The long and the short of my thoughts is that I’ve been contemplating the nature of my posts and the relationship they (and I) have to South Africa. There are two main issues that have been bothering me. The first of these is the tone of my posts. I find I have a very didactic, supercilious tone that implies something like omniscience on my part. (As postmodern readers, you should automatically find a tone like that suspicious. But many of you probably don’t, so I need to try something else.) The second issue is somewhat tied to the first in that my posts claim a closeness to South Africa that isn’t necessarily there. While I love the country, four years in the US has meant that I am not quite as in touch with home as I’d like to be. I’ve found some South African blogs that have highlighted my distance from life in South Africa, and it’s made me question my approach to writing about South Africa.

I am not going to be reactionary, though. I am still going to post about home. Because I’ve come to accept that my voice is (currently) not a voice from the inside. For the time being, it will have to be a voice from the outside, which will have to reflect the distance I do have to South Africa as well as some of the persepctives I’ve gained from being away for so long.

So stay tuned. There will be more to come. (And if you want to read some REAL South African blogs, I recently added a few to my blog-roll. Feel free to peruse them for slightly different perspective on SA.)


I got an email about the BRICK Awards earlier today because I know one of the nominees. The awards are for outstanding individuals making a difference in the world and the twelve recipients of the Brick Awards seem to be making a serious difference. I know that Kimmie Weeks, the guy I know, has been doing amazing work in Liberia and Sierra Leone for years, and I think he fully deserves the award for his efforts. All twelve Brick Award recipients are finalists for the Golden BRICK Award, which involves another $15,000 prize to go towards their causes. I fully support what Kimmie is doing, so I wanted to cast my vote in his favour.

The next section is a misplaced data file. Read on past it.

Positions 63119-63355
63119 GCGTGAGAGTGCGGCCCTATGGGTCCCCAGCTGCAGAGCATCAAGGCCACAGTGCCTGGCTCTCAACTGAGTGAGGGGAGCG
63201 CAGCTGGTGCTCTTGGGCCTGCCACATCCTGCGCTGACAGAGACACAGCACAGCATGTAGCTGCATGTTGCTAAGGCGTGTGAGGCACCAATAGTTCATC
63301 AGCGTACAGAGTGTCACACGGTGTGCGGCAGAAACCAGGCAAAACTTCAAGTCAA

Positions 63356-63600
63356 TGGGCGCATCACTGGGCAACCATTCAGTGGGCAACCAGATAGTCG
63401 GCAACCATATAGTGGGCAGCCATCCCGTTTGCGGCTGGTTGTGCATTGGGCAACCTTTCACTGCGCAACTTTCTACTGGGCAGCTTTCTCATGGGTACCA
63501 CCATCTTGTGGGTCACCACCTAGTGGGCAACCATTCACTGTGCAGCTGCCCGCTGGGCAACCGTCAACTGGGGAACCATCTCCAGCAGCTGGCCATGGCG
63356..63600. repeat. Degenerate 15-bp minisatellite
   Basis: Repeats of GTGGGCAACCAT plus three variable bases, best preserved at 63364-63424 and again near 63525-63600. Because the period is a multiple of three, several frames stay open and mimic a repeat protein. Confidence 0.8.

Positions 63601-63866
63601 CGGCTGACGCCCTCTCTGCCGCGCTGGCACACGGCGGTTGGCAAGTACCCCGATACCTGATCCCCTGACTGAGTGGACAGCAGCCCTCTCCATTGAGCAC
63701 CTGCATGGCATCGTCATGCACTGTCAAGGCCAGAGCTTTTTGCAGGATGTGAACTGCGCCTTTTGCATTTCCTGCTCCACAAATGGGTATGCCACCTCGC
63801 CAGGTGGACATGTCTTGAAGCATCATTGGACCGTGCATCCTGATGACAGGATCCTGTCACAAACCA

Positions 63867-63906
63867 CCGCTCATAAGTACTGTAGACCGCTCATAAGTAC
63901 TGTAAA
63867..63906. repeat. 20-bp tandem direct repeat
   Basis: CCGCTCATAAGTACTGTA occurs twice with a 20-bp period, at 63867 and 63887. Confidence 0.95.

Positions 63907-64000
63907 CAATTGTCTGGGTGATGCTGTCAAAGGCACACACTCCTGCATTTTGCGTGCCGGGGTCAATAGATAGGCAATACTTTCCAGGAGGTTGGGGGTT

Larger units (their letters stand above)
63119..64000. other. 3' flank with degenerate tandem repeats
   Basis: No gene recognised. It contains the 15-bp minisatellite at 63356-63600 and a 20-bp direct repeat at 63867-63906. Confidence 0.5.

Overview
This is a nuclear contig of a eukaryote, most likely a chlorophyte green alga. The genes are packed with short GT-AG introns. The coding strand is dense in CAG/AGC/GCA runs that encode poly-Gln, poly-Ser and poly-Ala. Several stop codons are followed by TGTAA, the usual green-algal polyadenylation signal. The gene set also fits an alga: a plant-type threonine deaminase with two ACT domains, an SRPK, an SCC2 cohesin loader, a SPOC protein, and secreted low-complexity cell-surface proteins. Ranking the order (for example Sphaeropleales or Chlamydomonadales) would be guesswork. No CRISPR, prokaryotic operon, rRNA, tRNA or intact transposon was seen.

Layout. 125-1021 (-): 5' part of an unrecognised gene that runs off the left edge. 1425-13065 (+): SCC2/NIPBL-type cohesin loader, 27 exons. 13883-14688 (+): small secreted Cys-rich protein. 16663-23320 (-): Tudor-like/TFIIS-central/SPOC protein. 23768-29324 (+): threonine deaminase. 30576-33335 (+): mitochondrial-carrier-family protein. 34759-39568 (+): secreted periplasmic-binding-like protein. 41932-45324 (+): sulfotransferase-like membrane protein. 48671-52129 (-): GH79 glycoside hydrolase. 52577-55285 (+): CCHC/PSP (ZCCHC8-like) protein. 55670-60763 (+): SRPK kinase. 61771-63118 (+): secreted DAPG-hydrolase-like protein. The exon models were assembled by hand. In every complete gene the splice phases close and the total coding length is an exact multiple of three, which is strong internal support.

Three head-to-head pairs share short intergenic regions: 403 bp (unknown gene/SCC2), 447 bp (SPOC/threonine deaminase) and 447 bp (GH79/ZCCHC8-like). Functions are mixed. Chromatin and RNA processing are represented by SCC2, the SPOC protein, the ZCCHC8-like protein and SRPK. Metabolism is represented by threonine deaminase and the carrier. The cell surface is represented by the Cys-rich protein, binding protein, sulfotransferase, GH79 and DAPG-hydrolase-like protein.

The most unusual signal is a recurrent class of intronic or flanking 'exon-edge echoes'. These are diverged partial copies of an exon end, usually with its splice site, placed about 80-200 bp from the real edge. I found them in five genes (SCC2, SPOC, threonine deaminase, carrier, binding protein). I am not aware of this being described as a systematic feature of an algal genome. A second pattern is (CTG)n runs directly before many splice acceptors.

But when I got to the BRICK Awards website, I noticed something that got my hackles up. In order to vote, I needed to have a Yahoo! ID. I do have a Yahoo! ID, but I don’t know how I feel about Yahoo!’s need for voters to log in to their system. I really appreciate their support of the BRICK Awards, but I am not comfortable with the login situation. I can understand their desire to ensure the integrity of the votes they receive, but the true cynic in me sees the possibility that Yahoo! may be using the competition as a means of garnering more users. Once someone has a Yahoo! ID, he/she is in some way bound to Yahoo!. (Of course, he/she may never use it again, he/she will still be a Yahoo! member if he/she doesn’t close or cancel the account.) I can’t say that I think Yahoo! is being unethical or doing anything wrong, but I am definitely made uncomfortable by the necessity of using a Yahoo! ID to validate all votes that are cast.

Am I alone in feeling a bit put off by the situation? Does anyone else have a similar response?


Sorry about the lengthy gap in posts. I mentioned my final exams in mid-December, but they overtook (and overpowered) me in the week and a half before I flew home just before Christmas. As a result, I didn’t leave a written warning about my impending trip to South Africa, where I have limited access to the internet using an unreliable dial-up connection. (And yes, this is a connection provided by Telkom, South Africa’s much-maligned telephone services provider – see Hellkom for more.) And then I was at home for three weeks. In terms of connectivity, this visit home was better than my last one in August, where we didn’t have a phone for more than a week, if I remember correctly. This time it was for just under a day. Still, I didn’t have the time to compose blog posts, so you have my apologies for that, as well as for not warning you of the silence that reigned supreme for the last month.

I’ll have more to say over the next few weeks, but for now let this photograph of a butterfly represent something of my time at home. The photograph was taken on our farm on the last day of December. Enjoy. (The fullsize photo can be seen here.)